$ netserver
Starting netserver with host 'IN(6)ADDR_ANY' port '12865' and family AF_UNSPEC

TCP Throughput in my LAN

$ netperf -H -l 300 -t TCP_STREAM
MIGRATED TCP STREAM TEST from ( port 0 AF_INET to () port 0 AF_INET
Recv Send Send
Socket Socket Message Elapsed
Size Size Size Time Throughput
bytes bytes bytes secs. 10^6bits/sec

87380 20480 20480 300.04 62.61

TCP Throughput in a WAN

$ netperf -H HOST -l 300 -t TCP_STREAM
MIGRATED TCP STREAM TEST from (null) ( port 0 AF_INET to (null) () port 0 AF_INET : histogram : spin interval
Recv Send Send
Socket Socket Message Elapsed
Size Size Size Time Throughput
bytes bytes bytes secs. 10^6bits/sec

87380 131072 131072 300.32 7.69

3.2. Testing TCP throughput using iPerf

Run iPerf3 as server on the server:

$ iperf3 --server --interval 30
Server listening on 5201

TCP Throughput in my LAN

$ iperf3 --client --time 300 --interval 30
Connecting to host, port 5201
[ 4] local port 44728 connected to port 5201
[ ID] Interval Transfer Bandwidth Retr Cwnd
[ 4] 0.00-30.00 sec 1.70 GBytes 488 Mbits/sec 138 533 KBytes
[ 4] 30.00-60.00 sec 260 MBytes 72.6 Mbits/sec 19 489 KBytes
[ 4] 60.00-90.00 sec 227 MBytes 63.5 Mbits/sec 15 542 KBytes
[ 4] 90.00-120.00 sec 227 MBytes 63.3 Mbits/sec 13 559 KBytes
[ 4] 120.00-150.00 sec 228 MBytes 63.7 Mbits/sec 16 463 KBytes
[ 4] 150.00-180.00 sec 227 MBytes 63.4 Mbits/sec 13 524 KBytes
[ 4] 180.00-210.00 sec 227 MBytes 63.5 Mbits/sec 14 559 KBytes
[ 4] 210.00-240.00 sec 227 MBytes 63.5 Mbits/sec 14 437 KBytes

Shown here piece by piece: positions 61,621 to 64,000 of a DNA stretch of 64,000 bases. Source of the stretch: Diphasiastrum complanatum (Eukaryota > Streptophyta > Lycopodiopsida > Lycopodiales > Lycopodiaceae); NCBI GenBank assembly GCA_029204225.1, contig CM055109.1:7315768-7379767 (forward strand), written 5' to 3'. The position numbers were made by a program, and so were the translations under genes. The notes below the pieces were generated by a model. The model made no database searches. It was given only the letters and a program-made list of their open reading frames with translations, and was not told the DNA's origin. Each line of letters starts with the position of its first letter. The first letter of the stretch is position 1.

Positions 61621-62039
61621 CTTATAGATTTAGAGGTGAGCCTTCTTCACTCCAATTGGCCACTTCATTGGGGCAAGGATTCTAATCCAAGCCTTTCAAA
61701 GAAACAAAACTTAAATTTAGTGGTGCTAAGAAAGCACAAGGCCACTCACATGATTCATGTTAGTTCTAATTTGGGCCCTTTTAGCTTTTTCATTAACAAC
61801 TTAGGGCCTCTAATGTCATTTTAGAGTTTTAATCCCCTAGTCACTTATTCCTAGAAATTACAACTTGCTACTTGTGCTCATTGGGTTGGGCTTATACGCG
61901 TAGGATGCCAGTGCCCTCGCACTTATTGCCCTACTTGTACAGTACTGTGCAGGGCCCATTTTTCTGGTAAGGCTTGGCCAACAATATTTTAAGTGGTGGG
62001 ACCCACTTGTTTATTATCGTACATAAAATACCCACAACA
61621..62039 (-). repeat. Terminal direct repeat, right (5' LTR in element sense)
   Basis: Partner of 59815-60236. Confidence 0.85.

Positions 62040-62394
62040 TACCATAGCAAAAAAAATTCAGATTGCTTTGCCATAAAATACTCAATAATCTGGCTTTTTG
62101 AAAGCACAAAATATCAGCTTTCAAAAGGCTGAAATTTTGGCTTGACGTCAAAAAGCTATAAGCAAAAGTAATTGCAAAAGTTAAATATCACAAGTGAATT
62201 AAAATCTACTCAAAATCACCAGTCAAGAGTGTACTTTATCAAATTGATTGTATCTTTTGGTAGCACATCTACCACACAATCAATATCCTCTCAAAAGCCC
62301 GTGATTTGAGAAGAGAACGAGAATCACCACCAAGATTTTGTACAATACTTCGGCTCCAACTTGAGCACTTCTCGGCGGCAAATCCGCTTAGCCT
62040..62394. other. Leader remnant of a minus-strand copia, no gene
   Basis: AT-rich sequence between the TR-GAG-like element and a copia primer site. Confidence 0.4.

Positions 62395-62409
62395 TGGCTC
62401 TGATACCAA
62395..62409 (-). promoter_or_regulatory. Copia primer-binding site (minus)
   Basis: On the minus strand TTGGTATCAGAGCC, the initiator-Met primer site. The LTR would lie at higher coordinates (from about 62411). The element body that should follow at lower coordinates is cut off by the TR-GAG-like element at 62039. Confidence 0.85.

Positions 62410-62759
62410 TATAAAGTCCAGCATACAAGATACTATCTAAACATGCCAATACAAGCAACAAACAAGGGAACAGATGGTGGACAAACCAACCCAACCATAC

[ 4] 240.00-270.00 sec 228 MBytes 63.7 Mbits/sec 14 516 KBytes
[ 4] 270.00-300.00 sec 227 MBytes 63.5 Mbits/sec 14 524 KBytes
- - - - - - - - - - - - - - - - - - - - - - - - -
[ ID] Interval Transfer Bandwidth Retr
[ 4] 0.00-300.00 sec 3.73 GBytes 107 Mbits/sec 270 sender
[ 4] 0.00-300.00 sec 3.73 GBytes 107 Mbits/sec receiver

TCP Throughput in a WAN

$ iperf3 --client HOST --time 300 --interval 30
Connecting to host HOST, port 5201
[ 5] local port 56756 connected to HOST port 5201
[ ID] Interval Transfer Bitrate
[ 5] 0.00-30.00 sec 21.2 MBytes 5.93 Mbits/sec
[ 5] 30.00-60.00 sec 27.0 MBytes 7.55 Mbits/sec
[ 5] 60.00-90.00 sec 28.6 MBytes 7.99 Mbits/sec
[ 5] 90.00-120.00 sec 28.7 MBytes 8.02 Mbits/sec
[ 5] 120.00-150.00 sec 28.5 MBytes 7.97 Mbits/sec
[ 5] 150.00-180.00 sec 28.6 MBytes 7.99 Mbits/sec
[ 5] 180.00-210.00 sec 28.4 MBytes 7.94 Mbits/sec
[ 5] 210.00-240.00 sec 28.5 MBytes 7.97 Mbits/sec
[ 5] 240.00-270.00 sec 28.6 MBytes 8.00 Mbits/sec
[ 5] 270.00-300.00 sec 27.9 MBytes 7.81 Mbits/sec
- - - - - - - - - - - - - - - - - - - - - - - - -
[ ID] Interval Transfer Bitrate
[ 5] 0.00-300.00 sec 276 MBytes 7.72 Mbits/sec sender
[ 5] 0.00-300.00 sec 276 MBytes 7.71 Mbits/sec receiver

Comments on the TCP tests

4. Testing UDP throughput

UDP does not provide an end to end control flow, when testing UDP throughput make sure you specify the size of the packet to be sent by the client. Always read the receive rate on the server, since UDP is an unreliable protocol, the reported send rate can be much higher than the actual receive rate.

Using NetPerf and iPerf for UDP throughput